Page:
9. The plaintiff, Dan Barker, is a federal taxpayer residing in Madison, Wisconsin, and he is an employee and Public Relations Director of FFRF, and he is a non-believer who is opposed to governmental establishment of religion.

10. The plaintiffs are opposed to the use of federal taxpayer appropriations to advance and promote religion.

11. The defendant, Jim Towey, is the Director of the White House Office of Faith-Based and Community Initiatives, a duly created office of the Government of the United States.

12. The defendant, Patrick Purtill, is the Director of the Department of Justice Center for Faith-Based and Community Initiatives, a duly created office of the Government of the United States.

13. The defendant, Bobby Polito, is the Director of the Department of Health and Human Services Center for Faith-Based and Community Initiatives, a duly created office of the Government of the United States.

14. The defendant, Ryan Streeter, is the Director of the Department of Housing and Urban Development Center for Faith-Based and Community Initiatives, a duly created office of the Government of the United States.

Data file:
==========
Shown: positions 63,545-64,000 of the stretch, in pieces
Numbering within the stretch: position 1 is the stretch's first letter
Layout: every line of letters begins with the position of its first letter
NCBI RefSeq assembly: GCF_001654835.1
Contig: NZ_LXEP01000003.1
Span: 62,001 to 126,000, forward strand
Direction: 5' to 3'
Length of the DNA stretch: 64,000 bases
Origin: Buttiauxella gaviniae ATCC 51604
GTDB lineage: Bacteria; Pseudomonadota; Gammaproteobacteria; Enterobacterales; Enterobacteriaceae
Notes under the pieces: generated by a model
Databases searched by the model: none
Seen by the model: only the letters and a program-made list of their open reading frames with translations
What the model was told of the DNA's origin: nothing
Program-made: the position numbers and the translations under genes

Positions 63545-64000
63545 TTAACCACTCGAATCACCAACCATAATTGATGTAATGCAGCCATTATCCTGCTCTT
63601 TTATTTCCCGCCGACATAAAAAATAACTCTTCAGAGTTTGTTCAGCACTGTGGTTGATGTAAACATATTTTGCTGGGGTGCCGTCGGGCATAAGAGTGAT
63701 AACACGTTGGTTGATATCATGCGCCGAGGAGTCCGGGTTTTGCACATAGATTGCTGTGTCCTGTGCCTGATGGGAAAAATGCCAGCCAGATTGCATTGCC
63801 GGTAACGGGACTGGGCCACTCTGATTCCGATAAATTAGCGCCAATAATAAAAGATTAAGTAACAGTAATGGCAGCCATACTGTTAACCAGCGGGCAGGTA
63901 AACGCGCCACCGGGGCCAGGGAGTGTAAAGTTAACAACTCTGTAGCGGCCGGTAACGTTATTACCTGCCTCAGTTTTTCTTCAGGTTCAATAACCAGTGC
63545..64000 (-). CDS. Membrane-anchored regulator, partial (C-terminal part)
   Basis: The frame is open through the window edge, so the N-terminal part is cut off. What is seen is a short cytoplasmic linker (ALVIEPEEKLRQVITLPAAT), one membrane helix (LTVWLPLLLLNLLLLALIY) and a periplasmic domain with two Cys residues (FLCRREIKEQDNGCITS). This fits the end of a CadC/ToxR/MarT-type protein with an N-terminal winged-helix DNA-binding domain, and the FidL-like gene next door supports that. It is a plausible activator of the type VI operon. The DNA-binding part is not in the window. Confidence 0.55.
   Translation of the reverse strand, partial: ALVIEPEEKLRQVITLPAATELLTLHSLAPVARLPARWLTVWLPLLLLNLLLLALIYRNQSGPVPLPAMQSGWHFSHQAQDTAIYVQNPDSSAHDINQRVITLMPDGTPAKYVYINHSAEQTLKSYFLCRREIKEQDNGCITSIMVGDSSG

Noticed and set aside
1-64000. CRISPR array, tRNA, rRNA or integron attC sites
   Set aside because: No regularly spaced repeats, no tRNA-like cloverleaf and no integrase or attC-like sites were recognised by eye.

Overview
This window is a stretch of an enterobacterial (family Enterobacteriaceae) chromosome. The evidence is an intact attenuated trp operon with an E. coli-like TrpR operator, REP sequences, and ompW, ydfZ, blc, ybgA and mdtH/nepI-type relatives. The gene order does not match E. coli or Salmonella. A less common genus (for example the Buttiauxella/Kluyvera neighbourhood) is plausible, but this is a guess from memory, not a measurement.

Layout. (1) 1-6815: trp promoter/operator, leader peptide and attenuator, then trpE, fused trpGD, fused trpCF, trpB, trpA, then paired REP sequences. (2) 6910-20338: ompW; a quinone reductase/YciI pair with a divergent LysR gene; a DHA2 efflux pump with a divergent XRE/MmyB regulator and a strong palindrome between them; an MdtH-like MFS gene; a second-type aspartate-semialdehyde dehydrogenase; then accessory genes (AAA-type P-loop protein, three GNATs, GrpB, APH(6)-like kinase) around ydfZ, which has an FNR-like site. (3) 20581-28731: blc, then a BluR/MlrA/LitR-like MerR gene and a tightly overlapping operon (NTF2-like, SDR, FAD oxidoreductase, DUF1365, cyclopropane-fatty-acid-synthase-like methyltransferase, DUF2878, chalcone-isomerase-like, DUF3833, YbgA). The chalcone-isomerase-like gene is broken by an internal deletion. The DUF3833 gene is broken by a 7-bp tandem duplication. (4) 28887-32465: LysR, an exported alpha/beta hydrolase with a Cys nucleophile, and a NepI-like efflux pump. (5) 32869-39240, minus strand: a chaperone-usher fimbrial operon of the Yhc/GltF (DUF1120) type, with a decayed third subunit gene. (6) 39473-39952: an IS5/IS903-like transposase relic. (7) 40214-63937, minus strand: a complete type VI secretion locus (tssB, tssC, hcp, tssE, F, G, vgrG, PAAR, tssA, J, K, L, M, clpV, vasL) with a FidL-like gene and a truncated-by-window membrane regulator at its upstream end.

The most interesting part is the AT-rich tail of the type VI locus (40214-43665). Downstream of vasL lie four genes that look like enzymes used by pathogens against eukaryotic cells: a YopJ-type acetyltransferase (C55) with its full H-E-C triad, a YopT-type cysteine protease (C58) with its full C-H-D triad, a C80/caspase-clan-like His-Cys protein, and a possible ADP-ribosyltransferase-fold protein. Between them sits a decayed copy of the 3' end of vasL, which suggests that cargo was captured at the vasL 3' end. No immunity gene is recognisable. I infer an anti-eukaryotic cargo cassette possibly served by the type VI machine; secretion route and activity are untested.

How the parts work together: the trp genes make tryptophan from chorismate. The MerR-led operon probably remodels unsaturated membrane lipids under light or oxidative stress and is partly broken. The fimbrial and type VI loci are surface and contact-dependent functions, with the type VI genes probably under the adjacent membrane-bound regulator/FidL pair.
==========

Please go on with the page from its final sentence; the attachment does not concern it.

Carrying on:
15. The defendant, John Porter, is the Director of the Department of Education Center for Faith-Based and Community Initiatives, a duly created office of the Government of the United States.

16. The defendant, Juliete McCarthy, is the Director of the Department of Agriculture Center for Faith-Based and Community Initiatives, a duly created office of the Government of the United States.

17. The defendant, Michael Magan, is the Director of the Agency for International Development Center for Faith-Based and Community Initiatives, a duly created office of the Government of the United States.

18. The defendant, David Caprara, is the Director of the Corporation for National and Community Service, a duly created office of the Government of the United States.

19. The defendant, Elaine Chao, is the Secretary of the Department of Labor, a duly created office of the Government of the United States.

20. The defendant, Tommy Thompson, is the Secretary of the Department of Health and Human Services, a duly created office of the Government of the United States.

21. The defendant, Rod Paige, is the secretary of the Department of Education, a duly created office of the Government of the United States.

22. The defendant, John Ashcroft, is the Secretary of the U.S. Department of Justice, a duly created office of the Government of the United States.

23. The defendant, Dr. Julie Gerberding, is the Director of the Centers for Disease Control and Prevention, a duly created office of the Government of the United States.

24. The defendants have engaged in and are engaged in actions that violate the Establishment Clause of the First Amendment to the United States Constitution.